Women in metal–a subject that often starts heated arguments filled with strong opinions and misconceptions. Many stigmas exist about female metal musicians, especially metal vocalists: they’re inferior and can’t bring it as hard as the men can. This article will debunk that ideology. Just because the genre’s more famous leading ladies include Amy Lee of Evanescence and Christina Scabbia of Lacuna Coil doesn’t mean that every other female follows in their footsteps. This ideology has existed for quite some time now, even classic bands like Girlschool saw a strong amount of prejudice throughout their career. In an interview with Lemmy of Mötorhead from Metal: A Headbanger’s Ball he recounted someone who said, after a Girlschool performance “She was pretty good, for a girl” and he responded “Well, f*** you, she’s better than you are!”
Women are infiltrating the metal world. They’re not all singers who only have angelic voices and fit into the “pretty girl” role. More and more, they’re taking on the “badass” persona, and are even playing other instruments in bands, as opposed to just being vocalists. Jeanne Sagan of All That Remains, Marta Peterson or Bleeding Through and Karin Axelsson of Sonic Syndicate have all been holding it down on bass for their bands for years now. Liz Buckingham has been rocking the guitar in Electric Wizard since 2003 and Laura Christine has been playing guitar in a bunch of metal bands lately though she’s best known for her work with Warface. You even have some bands that are primarily women, like Zeenon, who are known for playing really great death metal insted of being “hot metal chicks”.
Now comes the problem of image. As routinely acknowledged by women metal musicians, being good isn’t always enough—you’ve also got to be really good looking (strongly expressed by the band Kittie in an interview for Metal: A Headbanger’s Journey). For a while the expected role of any woman in metal was to either be a groupie or be attractive and little else (not to say there weren’t people who broke free of that, Doro Pesch being a famous example). As more women entered the metal scene, many that were on par with their male peers, the stigma of women being less talented than men slowly and surely phased out almost completely. Though it’s still a pretty lopsided ration of men to women, it’s certainly not as skewed as it once was, and the public eye looks at women a bit differently than it used to. Unfortunately, certain metal publications still focus heavily on women’s looks, such as Revolver‘s annual “Hottest Chicks In Metal” feature.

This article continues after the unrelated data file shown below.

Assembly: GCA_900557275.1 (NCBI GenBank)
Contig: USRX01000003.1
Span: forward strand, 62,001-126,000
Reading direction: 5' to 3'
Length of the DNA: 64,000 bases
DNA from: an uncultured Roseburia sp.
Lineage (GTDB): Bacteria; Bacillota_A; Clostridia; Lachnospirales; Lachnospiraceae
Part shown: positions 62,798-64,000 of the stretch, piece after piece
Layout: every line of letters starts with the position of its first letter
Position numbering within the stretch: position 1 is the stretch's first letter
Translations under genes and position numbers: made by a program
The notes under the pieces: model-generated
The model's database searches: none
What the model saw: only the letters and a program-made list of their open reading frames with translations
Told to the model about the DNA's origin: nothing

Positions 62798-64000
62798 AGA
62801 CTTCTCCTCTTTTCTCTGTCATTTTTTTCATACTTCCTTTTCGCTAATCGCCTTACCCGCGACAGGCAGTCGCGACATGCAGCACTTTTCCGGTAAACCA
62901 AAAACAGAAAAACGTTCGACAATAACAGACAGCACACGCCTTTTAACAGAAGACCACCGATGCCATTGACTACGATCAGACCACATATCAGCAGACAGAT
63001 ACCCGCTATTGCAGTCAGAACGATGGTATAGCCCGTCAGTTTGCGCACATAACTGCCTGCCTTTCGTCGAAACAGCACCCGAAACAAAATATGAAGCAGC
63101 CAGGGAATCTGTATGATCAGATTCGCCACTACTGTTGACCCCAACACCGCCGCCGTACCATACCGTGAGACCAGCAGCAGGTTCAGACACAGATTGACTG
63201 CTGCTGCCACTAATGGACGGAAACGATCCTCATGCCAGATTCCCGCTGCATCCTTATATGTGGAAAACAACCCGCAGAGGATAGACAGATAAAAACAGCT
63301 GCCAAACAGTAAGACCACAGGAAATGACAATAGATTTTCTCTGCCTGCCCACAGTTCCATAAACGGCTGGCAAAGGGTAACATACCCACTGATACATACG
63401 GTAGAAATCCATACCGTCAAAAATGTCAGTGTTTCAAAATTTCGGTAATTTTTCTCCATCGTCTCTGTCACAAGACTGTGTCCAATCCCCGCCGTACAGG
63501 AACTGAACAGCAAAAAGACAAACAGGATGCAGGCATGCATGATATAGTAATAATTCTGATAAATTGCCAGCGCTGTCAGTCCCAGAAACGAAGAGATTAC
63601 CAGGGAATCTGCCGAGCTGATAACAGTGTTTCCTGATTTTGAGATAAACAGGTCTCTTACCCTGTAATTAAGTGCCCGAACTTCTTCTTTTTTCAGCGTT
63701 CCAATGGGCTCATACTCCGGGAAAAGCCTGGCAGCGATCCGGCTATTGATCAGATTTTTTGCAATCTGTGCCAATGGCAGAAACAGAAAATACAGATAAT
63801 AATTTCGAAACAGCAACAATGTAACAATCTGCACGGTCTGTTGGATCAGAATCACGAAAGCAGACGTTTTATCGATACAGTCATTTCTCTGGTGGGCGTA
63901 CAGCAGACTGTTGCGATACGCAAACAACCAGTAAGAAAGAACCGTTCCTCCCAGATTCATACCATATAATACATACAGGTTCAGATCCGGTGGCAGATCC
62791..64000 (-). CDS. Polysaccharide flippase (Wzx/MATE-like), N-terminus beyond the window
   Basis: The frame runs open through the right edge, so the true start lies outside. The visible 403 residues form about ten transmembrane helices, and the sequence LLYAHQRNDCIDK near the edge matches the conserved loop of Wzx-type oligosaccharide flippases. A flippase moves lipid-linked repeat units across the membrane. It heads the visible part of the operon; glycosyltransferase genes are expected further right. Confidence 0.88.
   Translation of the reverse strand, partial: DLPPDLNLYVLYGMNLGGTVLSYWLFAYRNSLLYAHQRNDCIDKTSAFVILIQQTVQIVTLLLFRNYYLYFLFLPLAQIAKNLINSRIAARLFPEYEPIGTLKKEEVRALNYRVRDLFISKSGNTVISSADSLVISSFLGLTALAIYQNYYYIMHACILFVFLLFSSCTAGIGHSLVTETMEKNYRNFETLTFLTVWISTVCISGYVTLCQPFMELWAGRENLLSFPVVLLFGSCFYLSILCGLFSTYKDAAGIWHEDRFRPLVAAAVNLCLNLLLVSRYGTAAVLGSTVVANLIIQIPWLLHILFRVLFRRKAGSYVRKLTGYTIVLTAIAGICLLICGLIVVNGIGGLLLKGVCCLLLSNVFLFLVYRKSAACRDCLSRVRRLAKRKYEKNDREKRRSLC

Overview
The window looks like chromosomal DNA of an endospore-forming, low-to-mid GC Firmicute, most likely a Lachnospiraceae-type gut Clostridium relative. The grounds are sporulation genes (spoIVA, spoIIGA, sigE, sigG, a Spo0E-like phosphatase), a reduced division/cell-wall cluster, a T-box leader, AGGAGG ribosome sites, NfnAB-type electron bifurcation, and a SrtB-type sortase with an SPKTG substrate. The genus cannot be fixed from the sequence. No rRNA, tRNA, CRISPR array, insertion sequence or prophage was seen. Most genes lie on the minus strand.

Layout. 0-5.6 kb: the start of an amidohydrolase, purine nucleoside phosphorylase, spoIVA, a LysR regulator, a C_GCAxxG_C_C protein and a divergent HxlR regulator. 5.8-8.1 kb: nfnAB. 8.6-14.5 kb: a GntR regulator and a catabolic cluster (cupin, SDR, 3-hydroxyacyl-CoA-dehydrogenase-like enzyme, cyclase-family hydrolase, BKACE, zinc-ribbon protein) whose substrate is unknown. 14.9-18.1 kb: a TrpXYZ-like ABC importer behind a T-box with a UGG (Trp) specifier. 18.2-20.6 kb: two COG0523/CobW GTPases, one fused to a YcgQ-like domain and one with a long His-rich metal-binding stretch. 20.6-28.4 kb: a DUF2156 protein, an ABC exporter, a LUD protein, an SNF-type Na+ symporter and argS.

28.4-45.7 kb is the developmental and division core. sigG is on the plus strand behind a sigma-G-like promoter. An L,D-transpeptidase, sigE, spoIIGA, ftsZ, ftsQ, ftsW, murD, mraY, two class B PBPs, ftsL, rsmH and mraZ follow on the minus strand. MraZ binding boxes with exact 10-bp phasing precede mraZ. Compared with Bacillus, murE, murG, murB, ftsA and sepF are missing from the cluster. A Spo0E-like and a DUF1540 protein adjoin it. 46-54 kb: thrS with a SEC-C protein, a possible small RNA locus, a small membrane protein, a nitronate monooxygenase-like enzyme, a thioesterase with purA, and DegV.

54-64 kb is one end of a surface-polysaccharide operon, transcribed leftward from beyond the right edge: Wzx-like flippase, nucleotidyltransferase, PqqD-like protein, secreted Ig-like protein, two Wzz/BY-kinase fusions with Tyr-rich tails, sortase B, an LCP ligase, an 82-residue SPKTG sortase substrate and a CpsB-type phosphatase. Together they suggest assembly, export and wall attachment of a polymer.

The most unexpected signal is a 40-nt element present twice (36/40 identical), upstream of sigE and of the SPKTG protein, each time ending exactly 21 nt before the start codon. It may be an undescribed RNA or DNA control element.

Today, there are more bands fronted by women who put on the tough guise and bring it just as hard as any man around, and this is likely due to the influx of women into metal and the shifting of mindsets. In Metal: A Headbanger’s Journey, Angela Gossow of Arch Enemy talks about adopting a tougher style and persona in order to feel powerful on stage. She also speaks about how young girls come up to her after shows to talk about how her performance inspire them. Most metalheads know Angela, who happens to have one of the best guttural screams live in the whole metal genre, but there are a lot of other bands out there that don’t get quite the same press. OurStage’s own Abnormality (whose song “Visions” was featured in a Rock Band game) is one of these bands. While listening to Mallika’s vocals, it’s nearly impossible to tell she’s a woman, and it’s refreshing to hear a female fronting a brutal death metal band. Other women who rock the guttural vocals and the tough guise include (and is certainly not limited to): Otep Shamaya of Otep, Krysta Cameron of Iwrestledabearonce, Candace Kucsulain of Walls of Jericho, Mel Mongeon of Fuck The Facts and Alissa White-Gluz of The Agonist.
Still think that all bands with women are like Evanescence, Lacuna Coil, Epica, Nightwish, In This Moment and the like? I can’t really see how you could. If you still need convincing, check out this video of Angela Gossow and Arch Enemy commanding a crowd in Japan to the tune of their song “Tyrants of the Rising Sun”
When Jerzy Jung sings “I’m going down,” on her song “The Anchor,” you might be inclined to go with—nevermind where “down” might be. Seduction’s a powerful thing, and Jung – a pop songstress from Hellertown, PA – knows how to wield it. “The Anchor” is haunting trip-pop consisting of quavering guitars, shadowy drum machines and Jung’s muscular voice. Think Evanescence’s Amy Lee meets Sara McLachlan. It’s sexy, heady stuff, but lest you think Jung is just a torch singer, lend your ears to “Black Dress White Dress,” a urgent little pop melody, or the graceful ballad “I Hope.” On the latter, an elegiac piano, twinkling xylophone and soft, marching drums each reveal themselves in fleeting glimpses. What’s more provocative – the hint of something or its full reveal? If your vote goes for Option A, you’ll enjoy the Jungian art of seduction.